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Louisiana Legislature approves bill classifying abortion pills as controlled dangerous substances

The bill now heads to the desk of conservative Republican Gov. Jeff Landry, who has expressed support for it.
Abortion Pills Louisiana
Posted at 11:13 AM, May 23, 2024

Two abortion-inducing drugs could soon be reclassified as controlled and dangerous substances in Louisiana under a first-of-its-kind bill that received final legislative passage Thursday and is expected to be signed into law by the governor.

Supporters of the reclassification of mifepristone and misoprostol, commonly known as "abortion pills," say it would protect expectant mothers from coerced abortions. Numerous doctors, meanwhile, have said it will make it harder for them to prescribe the medicines that they use for other important reproductive health care needs, and could delay treatment.

Louisiana currently has a near-total abortion ban in place, applying both to surgical and medical abortions. The GOP-dominated Legislature's push to reclassify mifepristone and misoprostol could possibly open the door for other Republican states with abortion bans that are seeking tighter restrictions on the drugs.

Current Louisiana law already requires a prescription for both drugs and makes it a crime to use them to induce an abortion in most cases. The bill would make it harder to obtain the pills by placing them on the list of Schedule IV drugs under the state's Uniform Controlled Dangerous Substances Law.

The classification would require doctors to have a specific license to prescribe the drugs, which would be stored in certain facilities that in some cases could end up being located far from rural clinics. Knowingly possessing the drugs without a valid prescription would carry a punishment including hefty fines and jail time.

Supporters say people would be prevented from unlawfully using the pills, though language in the bill appears to carve out protections for pregnant women who obtain the drug without a prescription for their own consumption.

More than 200 doctors in the state signed a letter to lawmakers warning that it could produce a "barrier to physicians' ease of prescribing appropriate treatment" and cause unnecessary fear and confusion among both patients and doctors. The physicians warn that any delay in obtaining the drugs could lead to worsening outcomes in a state that has one of the highest maternal mortality rates in the country.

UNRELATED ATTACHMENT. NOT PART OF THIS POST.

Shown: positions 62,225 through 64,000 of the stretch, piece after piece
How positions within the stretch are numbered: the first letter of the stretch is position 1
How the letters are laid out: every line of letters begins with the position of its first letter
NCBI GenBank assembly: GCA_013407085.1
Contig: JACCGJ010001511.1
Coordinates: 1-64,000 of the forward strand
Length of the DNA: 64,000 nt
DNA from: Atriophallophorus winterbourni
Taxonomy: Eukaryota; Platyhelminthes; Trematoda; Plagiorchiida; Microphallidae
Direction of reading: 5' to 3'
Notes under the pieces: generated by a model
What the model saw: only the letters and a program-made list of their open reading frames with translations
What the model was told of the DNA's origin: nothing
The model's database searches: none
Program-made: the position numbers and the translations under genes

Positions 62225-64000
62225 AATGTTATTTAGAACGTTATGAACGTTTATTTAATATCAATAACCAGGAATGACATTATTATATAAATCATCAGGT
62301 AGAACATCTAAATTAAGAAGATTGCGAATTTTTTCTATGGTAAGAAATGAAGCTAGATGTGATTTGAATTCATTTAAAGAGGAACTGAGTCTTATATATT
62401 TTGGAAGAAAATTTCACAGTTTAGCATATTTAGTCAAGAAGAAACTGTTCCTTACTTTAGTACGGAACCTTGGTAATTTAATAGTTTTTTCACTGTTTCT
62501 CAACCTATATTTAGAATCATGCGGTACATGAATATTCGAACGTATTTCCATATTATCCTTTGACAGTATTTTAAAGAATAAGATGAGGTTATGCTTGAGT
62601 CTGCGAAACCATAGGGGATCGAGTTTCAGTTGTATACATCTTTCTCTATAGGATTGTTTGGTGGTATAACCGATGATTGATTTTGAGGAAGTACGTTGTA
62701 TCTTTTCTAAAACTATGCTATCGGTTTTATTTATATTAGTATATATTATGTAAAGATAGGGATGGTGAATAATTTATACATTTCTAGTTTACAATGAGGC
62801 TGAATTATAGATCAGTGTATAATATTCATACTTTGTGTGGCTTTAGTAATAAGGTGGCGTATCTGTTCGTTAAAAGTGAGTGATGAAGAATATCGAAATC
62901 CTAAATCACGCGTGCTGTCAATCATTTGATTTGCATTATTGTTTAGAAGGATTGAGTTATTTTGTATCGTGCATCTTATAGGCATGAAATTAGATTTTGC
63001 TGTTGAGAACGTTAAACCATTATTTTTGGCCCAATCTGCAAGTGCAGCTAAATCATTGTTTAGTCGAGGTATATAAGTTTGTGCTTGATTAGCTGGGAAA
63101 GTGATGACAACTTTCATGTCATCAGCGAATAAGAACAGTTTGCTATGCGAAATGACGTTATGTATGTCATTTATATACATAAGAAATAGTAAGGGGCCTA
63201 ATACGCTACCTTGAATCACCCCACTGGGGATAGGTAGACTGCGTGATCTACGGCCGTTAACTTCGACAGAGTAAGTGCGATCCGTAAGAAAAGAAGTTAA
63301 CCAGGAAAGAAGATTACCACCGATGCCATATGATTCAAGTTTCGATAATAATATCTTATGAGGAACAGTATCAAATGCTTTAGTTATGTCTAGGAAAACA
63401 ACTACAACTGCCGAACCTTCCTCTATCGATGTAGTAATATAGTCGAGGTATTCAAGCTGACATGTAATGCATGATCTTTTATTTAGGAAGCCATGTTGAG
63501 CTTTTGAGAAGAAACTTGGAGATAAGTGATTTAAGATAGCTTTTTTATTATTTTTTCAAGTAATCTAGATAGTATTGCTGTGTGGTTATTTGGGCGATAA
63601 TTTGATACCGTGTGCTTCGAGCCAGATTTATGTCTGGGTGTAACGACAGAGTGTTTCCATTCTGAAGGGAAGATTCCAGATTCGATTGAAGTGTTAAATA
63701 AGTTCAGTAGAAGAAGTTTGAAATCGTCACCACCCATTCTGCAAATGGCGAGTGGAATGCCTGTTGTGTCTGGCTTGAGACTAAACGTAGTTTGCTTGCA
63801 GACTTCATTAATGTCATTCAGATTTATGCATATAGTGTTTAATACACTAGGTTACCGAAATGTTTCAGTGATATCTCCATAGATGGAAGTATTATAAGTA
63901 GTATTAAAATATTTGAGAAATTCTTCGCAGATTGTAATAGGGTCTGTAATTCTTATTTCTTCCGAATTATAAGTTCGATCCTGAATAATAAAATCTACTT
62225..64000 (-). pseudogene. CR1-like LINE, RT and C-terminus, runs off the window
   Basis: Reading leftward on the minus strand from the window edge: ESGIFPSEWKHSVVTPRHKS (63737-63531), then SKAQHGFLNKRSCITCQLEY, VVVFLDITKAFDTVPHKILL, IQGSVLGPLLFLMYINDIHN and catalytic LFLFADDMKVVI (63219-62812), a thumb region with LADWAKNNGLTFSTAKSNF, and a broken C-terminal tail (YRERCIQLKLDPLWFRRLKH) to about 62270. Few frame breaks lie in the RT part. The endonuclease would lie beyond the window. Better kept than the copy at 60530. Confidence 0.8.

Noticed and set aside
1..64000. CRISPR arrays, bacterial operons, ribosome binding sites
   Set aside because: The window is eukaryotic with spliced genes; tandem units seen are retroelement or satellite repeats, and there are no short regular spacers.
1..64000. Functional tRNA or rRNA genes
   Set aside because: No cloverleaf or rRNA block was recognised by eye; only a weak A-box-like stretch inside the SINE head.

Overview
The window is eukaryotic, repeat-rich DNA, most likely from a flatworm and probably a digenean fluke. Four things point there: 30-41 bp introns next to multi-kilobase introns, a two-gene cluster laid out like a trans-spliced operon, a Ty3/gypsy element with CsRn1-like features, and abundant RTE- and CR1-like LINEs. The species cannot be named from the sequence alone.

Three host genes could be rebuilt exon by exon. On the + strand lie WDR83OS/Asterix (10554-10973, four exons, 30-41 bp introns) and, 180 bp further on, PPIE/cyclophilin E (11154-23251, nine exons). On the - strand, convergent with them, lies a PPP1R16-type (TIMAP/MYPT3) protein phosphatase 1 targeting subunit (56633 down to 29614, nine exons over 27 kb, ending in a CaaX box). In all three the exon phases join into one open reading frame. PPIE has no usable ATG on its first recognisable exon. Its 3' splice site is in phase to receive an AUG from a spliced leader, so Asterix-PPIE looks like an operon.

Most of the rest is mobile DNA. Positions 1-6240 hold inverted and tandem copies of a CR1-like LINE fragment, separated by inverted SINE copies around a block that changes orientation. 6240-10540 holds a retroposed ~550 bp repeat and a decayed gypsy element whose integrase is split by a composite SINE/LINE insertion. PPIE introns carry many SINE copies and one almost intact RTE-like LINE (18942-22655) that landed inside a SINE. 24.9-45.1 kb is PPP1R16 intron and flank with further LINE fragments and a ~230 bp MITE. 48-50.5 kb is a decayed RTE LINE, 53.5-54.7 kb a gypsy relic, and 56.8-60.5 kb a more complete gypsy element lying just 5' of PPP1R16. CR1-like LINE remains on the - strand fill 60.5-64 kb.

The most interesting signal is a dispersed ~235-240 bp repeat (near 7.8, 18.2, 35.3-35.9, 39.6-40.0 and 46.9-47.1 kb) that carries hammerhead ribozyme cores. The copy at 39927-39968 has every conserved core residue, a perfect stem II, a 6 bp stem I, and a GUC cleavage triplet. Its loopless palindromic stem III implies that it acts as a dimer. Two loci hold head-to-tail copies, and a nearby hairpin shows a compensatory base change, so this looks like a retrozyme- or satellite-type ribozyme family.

Person performing chest compression on a patient.

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In addition to inducing abortions, mifepristone and misoprostol have other common uses, such as treating miscarriages, inducing labor and stopping hemorrhaging.

Mifepristone was approved by the U.S. Food and Drug Administration in 2000 after federal regulators deemed it safe and effective for ending early pregnancies. It's used in combination with misoprostol, which the FDA has separately approved to treat stomach ulcers.

The drugs are not classified as controlled substances by the federal government because regulators do not view them as carrying a significant risk of misuse. The federal Controlled Substances Act restricts the use and distribution of prescription medications such as opioids, amphetamines, sleeping aids and other drugs that carry the risk of addiction and overdose.

Abortion opponents and conservative Republicans both inside and outside the state have applauded the Louisiana bill. Conversely, the move has been strongly criticized by Democrats, including Vice President Kamala Harris, who in a social media post described it as "absolutely unconscionable."

The U.S. Supreme Court heard arguments in March on behalf of doctors who oppose abortion and want to restrict access to mifepristone. The justices did not appear ready to limit access to the drug, however.

The Louisiana legislation now heads to the desk of conservative Republican Gov. Jeff Landry. The governor, who was backed by former President Donald Trump during last year's gubernatorial election, has indicated his support for the measure, remarking in a recent post on X, "You know you're doing something right when @KamalaHarris criticizes you."

Landry's office did not respond to an emailed request for comment.

A recent survey found that thousands of women in states with abortion bans or restrictions are receiving abortion pills in the mail from states that have laws protecting prescribers. The survey did not specify how many of those cases were in Louisiana.

Louisiana's near-total abortion ban only allows exceptions if there is substantial risk of death or impairment to the mother if she continues the pregnancy or in the case of "medically futile" pregnancies, when the fetus has a fatal abnormality.

Currently, 14 states are enforcing bans on abortion at all stages of pregnancy, with limited exceptions.